The slit is taller than the bracket to allow the binnacle to be reinstalled. Then strap can then be bent to mount the remote display.

    photo 2.JPG

    The back of the wiper stalk can be pried off using a screw driver wrapped with electrical tape to prevent damaging the plastic. Start on the underside closest to the wheel. I drilled a hole inside the stalk to pass the wires.

    photo 1.JPG

    Drill a hole slightly larger than the switch on the flat part.


    Photo


    Cut off one RJ11 plug. Cut back the outer insulation. Using the following diagram, verify which color wires to use for the remote mute.


    image.jpg



    Cut the unused wires flush with the outer insulation. Strip about 1/4" off each wire. Pass the two stripped wires up the steering column into the wiper stalk. Slide shrink wrap over the wires. I used a variety of colors and tapered the sizes. Solder the two wires to the two pins on the switch.

    image.jpg

    I covered this with the shrink wrap.

    image.jpg

    The switch hot glued into position, making sure it functions properly.

    image.jpg

    Snap the cover back in place and secure the wires with zip ties.

    image.jpg

    The RJ11 on the other end plugs into the splitter. Check for proper function. Organize and zip tie any excess cables. Reinstall the trim panels, glove box, fuse block, storage compartment and fuse door.

    You may have noticed the lower steering column trim is pulled away from the binnacle where the bracket is. I fixed this but don't have a picture of it uploaded.
     
  2. NomoC8

    NomoC8 Member

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    Location:
    Chi town
    C'mon folks! 250+ views and no comments? Anyone? Looks like crap? Nice job? Why don't you start doing this professionally?:tongue:
     
  3. smorgasbord

    smorgasbord Active Member

    Joined:
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    Messages:
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    Location:
    SF Bay Area
    I have to admit that I didn't get it. A "stealth" installation that's mounted on the windshield where everyone walking by can see it, and where if the top is off anyone could grab it (which was your first concern)? And then all that hacking at interior pieces and using steel strapping to mount the remote display? I just don't get it, sorry.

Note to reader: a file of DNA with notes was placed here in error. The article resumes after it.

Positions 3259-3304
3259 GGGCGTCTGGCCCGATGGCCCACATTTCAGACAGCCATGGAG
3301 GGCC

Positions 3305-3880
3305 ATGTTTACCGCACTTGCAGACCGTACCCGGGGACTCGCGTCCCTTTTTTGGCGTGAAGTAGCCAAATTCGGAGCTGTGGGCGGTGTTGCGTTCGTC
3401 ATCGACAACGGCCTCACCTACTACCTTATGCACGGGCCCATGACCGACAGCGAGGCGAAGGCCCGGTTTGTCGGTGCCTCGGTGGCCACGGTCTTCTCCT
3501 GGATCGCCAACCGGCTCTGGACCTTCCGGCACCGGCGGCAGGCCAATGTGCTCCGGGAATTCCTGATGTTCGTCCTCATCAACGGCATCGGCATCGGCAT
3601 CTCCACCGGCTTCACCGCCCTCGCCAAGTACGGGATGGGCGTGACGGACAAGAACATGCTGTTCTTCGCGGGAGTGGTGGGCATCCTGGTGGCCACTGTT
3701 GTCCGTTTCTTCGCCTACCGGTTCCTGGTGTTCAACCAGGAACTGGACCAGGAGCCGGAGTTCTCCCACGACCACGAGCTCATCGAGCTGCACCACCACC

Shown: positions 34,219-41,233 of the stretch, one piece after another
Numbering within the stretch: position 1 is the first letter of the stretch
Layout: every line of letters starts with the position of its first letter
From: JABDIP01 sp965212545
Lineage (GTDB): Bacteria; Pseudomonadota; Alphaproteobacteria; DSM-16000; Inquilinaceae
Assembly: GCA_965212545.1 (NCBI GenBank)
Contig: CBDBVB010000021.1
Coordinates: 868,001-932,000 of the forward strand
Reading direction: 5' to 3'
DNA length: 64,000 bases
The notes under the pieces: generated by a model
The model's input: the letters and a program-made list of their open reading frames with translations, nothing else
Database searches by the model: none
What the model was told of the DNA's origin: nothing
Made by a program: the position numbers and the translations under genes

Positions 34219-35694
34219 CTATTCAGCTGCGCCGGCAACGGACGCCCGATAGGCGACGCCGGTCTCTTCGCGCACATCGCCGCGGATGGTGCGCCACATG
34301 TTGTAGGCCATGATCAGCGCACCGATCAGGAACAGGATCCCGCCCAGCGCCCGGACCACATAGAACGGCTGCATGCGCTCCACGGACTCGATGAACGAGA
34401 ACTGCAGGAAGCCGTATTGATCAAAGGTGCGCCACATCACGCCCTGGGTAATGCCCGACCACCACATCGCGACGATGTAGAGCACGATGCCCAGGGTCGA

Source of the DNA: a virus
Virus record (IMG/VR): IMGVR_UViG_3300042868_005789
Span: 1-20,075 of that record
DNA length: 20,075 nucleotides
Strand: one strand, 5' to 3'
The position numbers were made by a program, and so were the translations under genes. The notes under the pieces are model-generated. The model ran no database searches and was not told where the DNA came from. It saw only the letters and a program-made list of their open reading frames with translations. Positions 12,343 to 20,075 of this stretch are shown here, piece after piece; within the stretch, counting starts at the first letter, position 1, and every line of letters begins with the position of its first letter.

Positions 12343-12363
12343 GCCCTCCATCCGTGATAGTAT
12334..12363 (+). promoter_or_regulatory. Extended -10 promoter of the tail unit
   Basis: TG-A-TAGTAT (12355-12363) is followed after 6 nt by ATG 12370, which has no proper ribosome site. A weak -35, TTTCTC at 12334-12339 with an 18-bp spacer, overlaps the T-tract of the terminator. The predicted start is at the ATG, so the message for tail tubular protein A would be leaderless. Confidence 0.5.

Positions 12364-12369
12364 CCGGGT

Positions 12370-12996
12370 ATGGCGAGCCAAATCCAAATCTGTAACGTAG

4. NomoC8

    NomoC8 Member

    Joined:
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    Location:
    Chi town
    Thanks for your input. I understand the confusion. I should has written "discreet" or "inconspicuous" rather than stealth. I wanted to be able to leave it in the car if I was getting out for a short time, not long term parking.

    The "hacking into the dash" was minimal. The slot in the binnacle looks pretty rough because I wasn't concerned about how it would look. It is in an area that is covered by the steering wheel trim. I used the metal strap because it's easy to bend, already has perforations present, cheap, and easy to get. It's completely hidden by the display once installed. You can't even see it the pictures or in real life.
     
  5. supersnoop

    supersnoop Tesla Roadster #334

    Joined:
    Mar 24, 2014
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    825
    Location:
    Pflugerville
    Sorry, I have to agree with smorgasbord. It's kind of like the remote for the radio. I can reach the radio without stretching; why would I need a remote? The V1 is clearly visible from the front, and the "discrete" display is hard-wired and permanently mounted to be the first thing an office would see as he approached your drivers side window. Not only is there a mute button right next to your left hand, you wired one up to the wiper control so you've got a button by your right hand. Plus, the visor could impair the rear detection on the V1. I just don't see the point in this. Mount it under or above your rear view mirror and take it down when you need to.
     
  6. NomoC8

    NomoC8 Member

    Joined:
    Jul 30, 2013
    Messages:
    105
    Location:
    Chi town
    Thanks for your input. I have since added window tint across the top of the windshield.

    Radar detectors are legal in my state. If an officer is at my window, it's likely "game over" already. At that point, I'm not concerned about the detector anymore.

    There's a mute button on both sides, so I can mute with either hand.

    The rear detector sensitivity is not significantly impacted by the visor. I tested it several times with different sources. Besides, rear threats are not of much concern to me.

    There is not enough space above the mirror to mount it.

    Any way, to each their own.